Head Control System - Murder Nature - The End Records 2006
Running Time: 45:21
By now, the name of Kristoffer Rygg should be as recognizable to any fan of
hard music as is the name Mike Patton. In fact, a case could be made with fair
conviction that in some sense, the two have followed somewhat similar paths in
their careers. From his delightfully freakish Faith No More flirtations with airport lounge music ('Edge Of The World') to his bizarre Adult Themes For Voice (to say nothing of his innumerable side projects), Patton was one of the first freak-flag-flying children of metal leave the nest for the realm of the truly avante garde. Beginning with Ulver's abrasive yet tuneful Bergtatt all the way up to 2005's album of the year contender Blood Inside, Rygg (aka Trickster G) has taken his blackened rasp through Arcturus, Borknagar, Dodheimsgard, and his own menagerie of side work to become one of the most original voices in metal today. The coupling then, of Trickster G with ex-Sirius main man Daniel Cardoso for this album about "...girls, serial killers, control, and the loss of it." should come as no surprise.
Murder Nature is the debut for Head Control System, after an EP released under the name SinDRomE, which employed the vocal talents of Tobel Lopes instead of Rygg. It's with Head Control System, though, that I believe Cardoso fully realizes the vision he had for the project from the start. The ambulatory sound beginning 'Baby Blue' could easily tie directly into the final track from Blood Inside, 'Hospital', but the musical arena which HCS calls home is much more groove-based and accessible than is much of Ulver. Hey, gotta get the girls to pay attention somehow, right? To hear production this clear and bright still retain such a heavy bottom-end thud almost guarantees at least a few spins at your more rockin' gentlemen's clubs, which was probably the whole idea to begin with. Trickster G's vocal and lyrical contributions are stream-of-consciousness as ever in 'Skin Flick', and continue on as such throughout the album. On the instrumental side of things, a Tool-influenced pattern during the verses slithers effortlessly into a Faith No More chorus, and again that rumbling foundation, which ends up being one of Murder Nature's strong points. 'Masterpiece (Of Art)' manages to somehow entwine Korn-esque bass, schlock-horror Rob Zombie-isms, and enough punch behind Rygg's "Hell yeah!" to send fists into the air and gas pedals to the floor the world over. An instrumental reprieve follows, more keyboard-based and esoteric than the previous material, providing a welcome interlude before 'It Hurts' takes us on its dark journey into the psyche of obsession. Some of Rygg's most defining work can be found in 'Seven', his multi-octave range seeming more impressive with every album in which he is involved. 'Kill Me' overlays minimalist electronica with backwards (?) vocals, and then moves on to the dense soundscape of 'Wonderworld', which may be the most Ulverish track here. Double-bass, punishing downtuned groove, and empassioned vocals colour 'Rapid Eye Movement', fading seamlessly into the solo guitar of 'Falling On Sleep', effectively putting Murder Nature to rest.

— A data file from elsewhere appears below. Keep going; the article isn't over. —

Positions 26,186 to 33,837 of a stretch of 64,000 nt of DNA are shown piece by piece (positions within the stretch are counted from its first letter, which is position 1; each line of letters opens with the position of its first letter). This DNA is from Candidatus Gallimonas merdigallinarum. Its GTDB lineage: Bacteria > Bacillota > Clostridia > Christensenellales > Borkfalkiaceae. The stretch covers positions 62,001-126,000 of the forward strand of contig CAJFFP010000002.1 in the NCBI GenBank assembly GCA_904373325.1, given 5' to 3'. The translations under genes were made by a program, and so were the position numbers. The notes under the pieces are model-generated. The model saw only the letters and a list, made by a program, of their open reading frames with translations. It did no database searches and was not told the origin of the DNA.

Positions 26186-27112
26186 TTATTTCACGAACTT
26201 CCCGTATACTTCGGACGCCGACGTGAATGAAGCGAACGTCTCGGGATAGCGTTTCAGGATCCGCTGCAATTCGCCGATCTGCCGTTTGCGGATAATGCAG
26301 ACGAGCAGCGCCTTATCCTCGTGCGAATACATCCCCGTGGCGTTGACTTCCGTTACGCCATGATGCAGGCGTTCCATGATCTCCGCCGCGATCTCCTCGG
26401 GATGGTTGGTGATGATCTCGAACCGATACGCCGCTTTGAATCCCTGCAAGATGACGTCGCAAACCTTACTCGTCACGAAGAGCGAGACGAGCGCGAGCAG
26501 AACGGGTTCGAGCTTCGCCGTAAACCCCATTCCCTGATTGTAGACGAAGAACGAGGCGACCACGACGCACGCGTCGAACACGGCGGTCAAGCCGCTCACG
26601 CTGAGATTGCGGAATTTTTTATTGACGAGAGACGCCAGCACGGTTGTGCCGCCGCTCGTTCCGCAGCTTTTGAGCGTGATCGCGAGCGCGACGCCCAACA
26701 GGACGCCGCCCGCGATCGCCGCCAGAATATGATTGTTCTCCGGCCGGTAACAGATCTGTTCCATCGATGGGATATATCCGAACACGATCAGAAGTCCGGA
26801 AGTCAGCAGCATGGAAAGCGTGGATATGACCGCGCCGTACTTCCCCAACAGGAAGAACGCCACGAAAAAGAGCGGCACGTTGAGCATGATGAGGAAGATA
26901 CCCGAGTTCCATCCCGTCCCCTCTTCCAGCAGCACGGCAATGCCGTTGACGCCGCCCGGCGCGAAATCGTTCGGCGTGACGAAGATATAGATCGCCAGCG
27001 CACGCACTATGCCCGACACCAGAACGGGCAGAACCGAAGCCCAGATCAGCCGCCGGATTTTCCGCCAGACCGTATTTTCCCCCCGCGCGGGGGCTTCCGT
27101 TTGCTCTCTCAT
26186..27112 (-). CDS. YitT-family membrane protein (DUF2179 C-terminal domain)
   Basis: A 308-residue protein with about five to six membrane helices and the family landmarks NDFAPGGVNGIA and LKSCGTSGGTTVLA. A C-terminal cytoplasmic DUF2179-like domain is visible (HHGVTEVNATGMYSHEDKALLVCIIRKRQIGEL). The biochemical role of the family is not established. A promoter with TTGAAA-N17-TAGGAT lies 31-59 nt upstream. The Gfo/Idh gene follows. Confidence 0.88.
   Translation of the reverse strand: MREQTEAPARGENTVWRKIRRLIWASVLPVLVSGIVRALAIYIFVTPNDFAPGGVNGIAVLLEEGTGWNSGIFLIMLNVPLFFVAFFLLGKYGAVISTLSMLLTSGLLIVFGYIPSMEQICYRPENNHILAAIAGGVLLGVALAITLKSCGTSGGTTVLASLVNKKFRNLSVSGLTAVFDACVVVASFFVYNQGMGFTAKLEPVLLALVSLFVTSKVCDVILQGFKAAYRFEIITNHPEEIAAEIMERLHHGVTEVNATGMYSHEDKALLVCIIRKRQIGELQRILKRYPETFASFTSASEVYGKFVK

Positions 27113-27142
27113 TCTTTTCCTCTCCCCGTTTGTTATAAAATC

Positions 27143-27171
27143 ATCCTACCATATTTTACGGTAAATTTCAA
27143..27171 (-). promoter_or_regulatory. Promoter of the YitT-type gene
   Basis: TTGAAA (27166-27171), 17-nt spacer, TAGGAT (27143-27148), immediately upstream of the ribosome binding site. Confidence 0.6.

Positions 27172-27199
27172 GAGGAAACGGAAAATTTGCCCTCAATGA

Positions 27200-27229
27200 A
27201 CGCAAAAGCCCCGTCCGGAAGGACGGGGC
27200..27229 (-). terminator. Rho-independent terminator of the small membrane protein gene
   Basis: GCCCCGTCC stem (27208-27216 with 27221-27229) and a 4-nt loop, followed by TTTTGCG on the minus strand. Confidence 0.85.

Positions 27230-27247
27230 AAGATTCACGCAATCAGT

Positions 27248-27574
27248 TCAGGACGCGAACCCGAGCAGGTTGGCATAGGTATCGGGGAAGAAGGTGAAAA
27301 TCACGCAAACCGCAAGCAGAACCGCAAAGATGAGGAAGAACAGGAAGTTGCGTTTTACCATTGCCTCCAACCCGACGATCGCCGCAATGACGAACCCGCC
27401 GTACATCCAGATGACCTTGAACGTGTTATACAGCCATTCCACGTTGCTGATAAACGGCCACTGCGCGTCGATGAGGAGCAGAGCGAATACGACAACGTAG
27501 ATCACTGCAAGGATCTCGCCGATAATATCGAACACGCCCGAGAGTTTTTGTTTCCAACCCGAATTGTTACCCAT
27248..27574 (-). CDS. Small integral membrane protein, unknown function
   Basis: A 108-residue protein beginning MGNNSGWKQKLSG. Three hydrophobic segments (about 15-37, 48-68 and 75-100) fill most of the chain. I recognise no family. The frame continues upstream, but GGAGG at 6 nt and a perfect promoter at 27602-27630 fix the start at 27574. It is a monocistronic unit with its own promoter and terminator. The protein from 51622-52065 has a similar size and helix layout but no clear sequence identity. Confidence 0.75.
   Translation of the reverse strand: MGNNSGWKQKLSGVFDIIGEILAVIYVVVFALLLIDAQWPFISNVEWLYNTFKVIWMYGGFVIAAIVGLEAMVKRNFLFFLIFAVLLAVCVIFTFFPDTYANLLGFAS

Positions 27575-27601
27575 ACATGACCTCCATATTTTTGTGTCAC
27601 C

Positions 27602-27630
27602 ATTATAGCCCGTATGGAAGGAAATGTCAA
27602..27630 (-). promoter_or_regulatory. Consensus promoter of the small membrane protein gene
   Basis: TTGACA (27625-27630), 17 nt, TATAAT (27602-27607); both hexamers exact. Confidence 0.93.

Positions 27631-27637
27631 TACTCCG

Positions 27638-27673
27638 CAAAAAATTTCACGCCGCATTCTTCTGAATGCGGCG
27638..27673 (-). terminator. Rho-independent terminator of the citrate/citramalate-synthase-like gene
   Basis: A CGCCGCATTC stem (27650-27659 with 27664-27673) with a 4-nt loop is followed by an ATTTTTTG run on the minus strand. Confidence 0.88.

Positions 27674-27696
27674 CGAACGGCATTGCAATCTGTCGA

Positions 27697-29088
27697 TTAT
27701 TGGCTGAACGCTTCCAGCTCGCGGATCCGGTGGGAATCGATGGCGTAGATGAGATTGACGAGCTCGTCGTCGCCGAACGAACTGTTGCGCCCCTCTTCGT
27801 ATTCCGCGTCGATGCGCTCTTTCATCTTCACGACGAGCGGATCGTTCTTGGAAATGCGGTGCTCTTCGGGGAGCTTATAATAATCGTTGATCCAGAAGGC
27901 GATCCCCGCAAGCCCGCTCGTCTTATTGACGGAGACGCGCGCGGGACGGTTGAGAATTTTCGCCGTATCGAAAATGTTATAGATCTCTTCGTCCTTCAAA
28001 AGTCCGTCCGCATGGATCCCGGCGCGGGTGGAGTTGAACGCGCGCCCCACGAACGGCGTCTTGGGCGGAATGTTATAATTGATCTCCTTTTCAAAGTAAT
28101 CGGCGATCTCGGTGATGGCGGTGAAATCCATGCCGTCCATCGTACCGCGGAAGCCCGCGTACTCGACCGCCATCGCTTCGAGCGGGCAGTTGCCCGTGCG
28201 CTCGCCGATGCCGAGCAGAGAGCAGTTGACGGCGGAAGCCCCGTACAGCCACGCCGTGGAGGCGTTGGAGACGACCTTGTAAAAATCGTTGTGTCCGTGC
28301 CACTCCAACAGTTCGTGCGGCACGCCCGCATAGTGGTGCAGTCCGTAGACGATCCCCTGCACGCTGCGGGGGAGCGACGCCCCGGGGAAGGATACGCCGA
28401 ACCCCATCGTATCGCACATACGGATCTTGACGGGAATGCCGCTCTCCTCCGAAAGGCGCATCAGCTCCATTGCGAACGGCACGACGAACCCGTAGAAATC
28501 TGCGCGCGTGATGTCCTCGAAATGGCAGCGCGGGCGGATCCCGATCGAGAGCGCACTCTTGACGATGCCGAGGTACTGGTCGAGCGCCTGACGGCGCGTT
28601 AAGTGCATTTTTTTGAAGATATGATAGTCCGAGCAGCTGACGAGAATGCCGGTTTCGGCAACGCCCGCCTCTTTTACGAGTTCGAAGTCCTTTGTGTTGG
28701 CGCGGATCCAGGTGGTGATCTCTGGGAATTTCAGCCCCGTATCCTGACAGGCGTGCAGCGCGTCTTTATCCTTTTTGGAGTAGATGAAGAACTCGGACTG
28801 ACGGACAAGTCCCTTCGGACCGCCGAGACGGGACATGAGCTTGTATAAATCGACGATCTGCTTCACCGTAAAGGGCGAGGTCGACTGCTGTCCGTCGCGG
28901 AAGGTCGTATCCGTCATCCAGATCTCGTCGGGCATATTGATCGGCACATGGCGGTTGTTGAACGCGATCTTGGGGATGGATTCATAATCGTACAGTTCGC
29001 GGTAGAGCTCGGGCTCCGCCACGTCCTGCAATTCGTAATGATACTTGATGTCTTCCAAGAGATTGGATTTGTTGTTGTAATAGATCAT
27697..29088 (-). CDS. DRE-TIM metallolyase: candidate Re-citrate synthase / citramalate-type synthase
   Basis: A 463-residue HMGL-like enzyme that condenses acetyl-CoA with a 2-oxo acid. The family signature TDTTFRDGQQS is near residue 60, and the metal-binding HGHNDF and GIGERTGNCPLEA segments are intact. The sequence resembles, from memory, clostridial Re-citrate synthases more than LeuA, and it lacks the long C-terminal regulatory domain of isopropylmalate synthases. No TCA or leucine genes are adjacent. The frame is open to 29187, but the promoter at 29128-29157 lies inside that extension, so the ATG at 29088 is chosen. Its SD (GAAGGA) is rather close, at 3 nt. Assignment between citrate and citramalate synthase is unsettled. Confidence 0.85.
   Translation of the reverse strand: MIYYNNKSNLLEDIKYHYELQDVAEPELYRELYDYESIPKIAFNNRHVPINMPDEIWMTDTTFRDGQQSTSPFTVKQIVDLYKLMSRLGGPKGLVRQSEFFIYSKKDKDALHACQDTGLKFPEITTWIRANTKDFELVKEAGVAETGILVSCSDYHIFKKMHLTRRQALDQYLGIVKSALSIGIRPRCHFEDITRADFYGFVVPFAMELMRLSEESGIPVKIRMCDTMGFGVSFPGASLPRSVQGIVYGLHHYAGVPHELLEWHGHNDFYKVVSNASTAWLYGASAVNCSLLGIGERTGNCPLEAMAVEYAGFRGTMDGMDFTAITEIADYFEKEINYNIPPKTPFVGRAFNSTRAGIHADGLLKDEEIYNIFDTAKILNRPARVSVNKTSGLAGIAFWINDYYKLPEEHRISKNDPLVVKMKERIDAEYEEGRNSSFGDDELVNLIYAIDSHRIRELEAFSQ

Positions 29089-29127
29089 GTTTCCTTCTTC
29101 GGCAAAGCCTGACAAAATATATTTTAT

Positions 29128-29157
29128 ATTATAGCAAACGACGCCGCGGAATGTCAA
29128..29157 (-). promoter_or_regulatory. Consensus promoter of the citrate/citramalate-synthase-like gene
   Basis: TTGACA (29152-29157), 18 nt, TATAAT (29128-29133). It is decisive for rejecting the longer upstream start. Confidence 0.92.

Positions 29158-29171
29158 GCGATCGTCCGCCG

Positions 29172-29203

Still, when it's Head Control System that's tucking you in, it's best to check under the bed first. Murder Nature is an album as strangely uplifting as it is dark, as embracing as it is cold. It's really the perfect album for driving down the freeway at just under Mach 1, with the streetlights running together, and the broken white line in your rearview.